What do you love best about the area? The trees

What would you like for local residents to know about the LGBTQ community? Just that its not a sin and its not a “choice”

What advice would you give to those in the area who may feel alone? Online communities are a good source for support and UTM (even if they’re not a student) has a great LGBT club called Spectrum. Great way to meet people.

Photo/Essay project highlighting the LGBTQ and Ally Community in Obion County (a rural area in TN). Some participants still live in the area, while others have moved away after growing up there.

Seeking a Church While Gay

I’m trying to find a Christian faith community where I can worship, serve, and grow in my faith. I have always loved being a part of the church. I’ve never had trouble finding one where I felt I belonged.

 

Until now.

 

For the first time in my life, I am experiencing the anxiety and dread of visiting churches. My heart beats rapidly and my stomach is in knots every single time I walk into a church.

 

Every.Single.Time.

 

It’s difficult this time because I cannot just think of myself when searching for a church. Soon, I will be married and starting a family. Will we be accepted? Will our future children be told that their parents are abominations? Will the church we attend allow us to join? To serve? Will they gladly take our tithes and offerings but only allow us to be spectators in the pews? Will we be able to teach Sunday School? Will we be merely tolerated?

 

I want a place where my spouse and I will be encouraged and guided in our marriage. I want a place where my children will learn about and experience the love of the Triune God and seek to be a disciple of Jesus Christ. I want accountability in how I treat my partner and raise my children.

 

There is a church that we have been attending for a few months. We both like it and believe in its mission. Every morning, I write down ’email pastor to set up a meeting’ on my to-do list. So far, it has not been crossed off my list at the end of the day. I constantly think about competing this task. My heart starts to race. My stomach twists in knots.

 

I decide not to do it.

 

I am too afraid of the possibility of rejection.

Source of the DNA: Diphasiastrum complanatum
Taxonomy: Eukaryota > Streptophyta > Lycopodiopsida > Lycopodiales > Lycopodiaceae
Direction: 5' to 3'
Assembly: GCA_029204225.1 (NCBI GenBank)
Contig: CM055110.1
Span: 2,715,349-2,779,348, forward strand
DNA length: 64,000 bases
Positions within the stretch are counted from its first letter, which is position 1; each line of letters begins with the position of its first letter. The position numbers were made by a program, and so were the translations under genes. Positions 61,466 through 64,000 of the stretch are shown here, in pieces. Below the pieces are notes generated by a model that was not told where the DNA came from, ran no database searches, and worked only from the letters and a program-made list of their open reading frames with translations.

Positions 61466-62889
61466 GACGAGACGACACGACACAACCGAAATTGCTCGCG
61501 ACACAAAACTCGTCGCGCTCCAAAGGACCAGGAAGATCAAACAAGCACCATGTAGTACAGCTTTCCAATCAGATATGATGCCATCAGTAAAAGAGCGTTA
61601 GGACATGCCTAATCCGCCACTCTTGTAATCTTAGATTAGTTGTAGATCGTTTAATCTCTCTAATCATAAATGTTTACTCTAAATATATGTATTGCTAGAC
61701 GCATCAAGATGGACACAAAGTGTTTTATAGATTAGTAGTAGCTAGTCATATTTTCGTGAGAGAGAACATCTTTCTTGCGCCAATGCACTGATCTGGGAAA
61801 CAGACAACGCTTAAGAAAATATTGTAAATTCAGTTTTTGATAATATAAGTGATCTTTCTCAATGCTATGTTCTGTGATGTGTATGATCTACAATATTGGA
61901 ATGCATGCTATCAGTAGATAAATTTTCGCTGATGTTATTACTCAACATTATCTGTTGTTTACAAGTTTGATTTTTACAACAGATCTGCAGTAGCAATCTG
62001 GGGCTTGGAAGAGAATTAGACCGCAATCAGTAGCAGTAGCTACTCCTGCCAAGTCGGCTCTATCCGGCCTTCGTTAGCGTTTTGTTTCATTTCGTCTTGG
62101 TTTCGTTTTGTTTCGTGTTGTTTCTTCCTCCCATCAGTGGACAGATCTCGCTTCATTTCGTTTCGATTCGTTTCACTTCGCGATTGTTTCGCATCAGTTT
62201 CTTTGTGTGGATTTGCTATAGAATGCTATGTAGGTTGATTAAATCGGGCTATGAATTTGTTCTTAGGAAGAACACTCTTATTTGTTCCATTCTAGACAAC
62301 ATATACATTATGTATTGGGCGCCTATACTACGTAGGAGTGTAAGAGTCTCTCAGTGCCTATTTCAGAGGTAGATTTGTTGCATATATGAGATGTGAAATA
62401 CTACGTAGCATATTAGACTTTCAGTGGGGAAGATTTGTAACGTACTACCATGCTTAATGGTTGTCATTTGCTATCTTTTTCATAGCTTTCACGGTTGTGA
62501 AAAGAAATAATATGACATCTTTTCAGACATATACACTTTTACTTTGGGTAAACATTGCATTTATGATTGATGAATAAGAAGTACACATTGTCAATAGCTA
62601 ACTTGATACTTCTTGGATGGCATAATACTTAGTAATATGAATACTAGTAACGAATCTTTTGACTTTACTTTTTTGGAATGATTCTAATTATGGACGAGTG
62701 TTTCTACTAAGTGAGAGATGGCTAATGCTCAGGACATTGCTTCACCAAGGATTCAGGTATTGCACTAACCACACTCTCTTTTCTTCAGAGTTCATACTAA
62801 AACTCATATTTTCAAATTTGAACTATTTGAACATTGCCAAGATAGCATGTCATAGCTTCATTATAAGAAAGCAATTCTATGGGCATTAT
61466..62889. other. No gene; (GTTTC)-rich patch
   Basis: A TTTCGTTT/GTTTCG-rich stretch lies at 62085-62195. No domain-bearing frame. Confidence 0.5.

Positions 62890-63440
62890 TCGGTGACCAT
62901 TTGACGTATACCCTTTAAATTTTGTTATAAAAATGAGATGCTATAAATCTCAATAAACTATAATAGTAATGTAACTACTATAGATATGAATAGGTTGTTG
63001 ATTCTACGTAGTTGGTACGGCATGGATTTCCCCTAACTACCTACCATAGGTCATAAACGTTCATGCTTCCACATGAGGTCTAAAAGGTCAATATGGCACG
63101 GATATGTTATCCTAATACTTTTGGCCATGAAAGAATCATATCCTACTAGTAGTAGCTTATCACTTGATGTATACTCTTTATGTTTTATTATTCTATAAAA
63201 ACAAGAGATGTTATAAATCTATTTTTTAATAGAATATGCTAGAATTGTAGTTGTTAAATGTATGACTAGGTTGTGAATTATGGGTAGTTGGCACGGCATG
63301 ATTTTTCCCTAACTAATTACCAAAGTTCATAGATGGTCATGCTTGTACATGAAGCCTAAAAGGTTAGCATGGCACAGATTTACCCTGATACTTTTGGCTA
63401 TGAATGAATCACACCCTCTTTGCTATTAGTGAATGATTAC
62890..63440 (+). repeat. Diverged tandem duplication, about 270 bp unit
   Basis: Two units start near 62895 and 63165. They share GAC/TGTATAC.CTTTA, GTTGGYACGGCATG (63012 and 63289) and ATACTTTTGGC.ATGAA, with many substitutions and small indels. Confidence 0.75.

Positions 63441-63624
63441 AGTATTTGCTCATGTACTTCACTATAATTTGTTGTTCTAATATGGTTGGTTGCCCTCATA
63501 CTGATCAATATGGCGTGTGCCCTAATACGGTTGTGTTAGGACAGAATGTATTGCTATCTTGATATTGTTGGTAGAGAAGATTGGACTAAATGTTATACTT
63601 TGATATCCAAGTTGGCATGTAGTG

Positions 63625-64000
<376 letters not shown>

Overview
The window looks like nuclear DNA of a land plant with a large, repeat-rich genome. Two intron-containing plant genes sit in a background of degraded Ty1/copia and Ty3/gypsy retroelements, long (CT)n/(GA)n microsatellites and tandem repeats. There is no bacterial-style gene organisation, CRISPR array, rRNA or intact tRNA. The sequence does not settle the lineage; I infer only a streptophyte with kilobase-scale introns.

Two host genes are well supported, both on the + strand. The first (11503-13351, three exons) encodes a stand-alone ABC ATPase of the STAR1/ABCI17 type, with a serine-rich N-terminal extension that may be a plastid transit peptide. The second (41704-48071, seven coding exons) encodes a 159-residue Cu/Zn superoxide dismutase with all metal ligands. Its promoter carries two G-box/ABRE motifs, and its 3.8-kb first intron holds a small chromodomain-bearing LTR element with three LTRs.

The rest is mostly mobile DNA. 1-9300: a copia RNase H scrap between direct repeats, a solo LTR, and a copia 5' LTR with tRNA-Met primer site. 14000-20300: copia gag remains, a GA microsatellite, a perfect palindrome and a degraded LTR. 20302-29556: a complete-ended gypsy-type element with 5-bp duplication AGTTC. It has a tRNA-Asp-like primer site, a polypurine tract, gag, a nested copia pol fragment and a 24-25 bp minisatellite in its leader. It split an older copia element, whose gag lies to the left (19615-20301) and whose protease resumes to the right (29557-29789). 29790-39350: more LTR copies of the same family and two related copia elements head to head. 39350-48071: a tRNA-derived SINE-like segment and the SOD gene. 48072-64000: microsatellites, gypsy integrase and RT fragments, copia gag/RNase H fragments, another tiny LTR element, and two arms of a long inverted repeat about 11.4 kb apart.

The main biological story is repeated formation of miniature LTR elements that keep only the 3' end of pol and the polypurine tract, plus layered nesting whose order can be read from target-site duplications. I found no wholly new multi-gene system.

LGBTQ in Obion County – Bekah

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Bekah Bowlin, age 36, Ally

What do you love best about this area? It’s a safe place to raise children. I also love the scenery. It’s a better view of God’s creation than the concrete streets of the city. (I also love the city for what it has to offer)

What is it like living in this area as LGBTQ or as an ally? It can be challenging to advocate for the LGBTQ community here because people are so driven by their faith. It usually leads to unfriendly debate so there are times I avoid it. Also, I can’t discuss it at times when I really want to. For example, at work – I’m the HR person and shouldn’t participate in any discussions regarding religion or politics.

What would you like for local residents to know about the LGBTQ community? They’re harmless! Homosexuality and trans is not contagious. My LGBTQ friends will not try to coax you to be gay nor will they molest your child. They’re just people who are different than most, and they’re looking for acceptance like anyone else in this world. Your devotion to your faith will not be compromised by befriending or accepting an LGBTQ person. In fact, it will bring you closer to God as you will be more Christ-like in doing so. Isn’t it Jesus who shows compassion, acceptance, and loves everyone? EVERYONE.

And anything else you would like us to know…. It is not required to understand ones lifestyle in order to show them compassion or accept them.

One last thing: Teach your children the same principles about acceptance and compassion. It will serve them well and it will make the world a better place.

Photo/Essay project highlighting the LGBTQ and Ally Community in Obion County (a rural area in TN). Some participants still live in the area, while others have moved away after growing up there.

LGBTQ in Obion County – Jared

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Jared Hamlin, 35, Gay

What is it like for you to live in a rural community? Some days I wouldn’t want to live anywhere else. Other days I want to get out of here as fast as I can. It’s hard to be different here, but I can take it. I stay so someone is here that can take it. In my own way I do it to shield the ones that can’t.

What do you love best about the area? I actually love so much about it here. The history, my family, my friends, and the fact that in about 2 hours I can be in one of many larger cities.

 What would you like for local residents to know about the LGBTQ community? We are the same as the rest of the community. We work. We live. We love. We really aren’t different from the rest of the world. And for the record I loathe the fact that we have to have a label and can’t exist.

What advice would you give to those in the area who may feel alone? First off, you aren’t alone. We are here to be with you through whatever you are going through. Take a deep breath and hold on. It gets better. It takes time, but it does happen. We have to deal with the negative parts of life so we can appreciate the positive ones when they happen.

Photo/Essay project highlighting the LGBTQ and Ally Community in Obion County (a rural area in TN). Some participants still live in the area, while others have moved away after growing up there.

LGBTQ in Obion County Project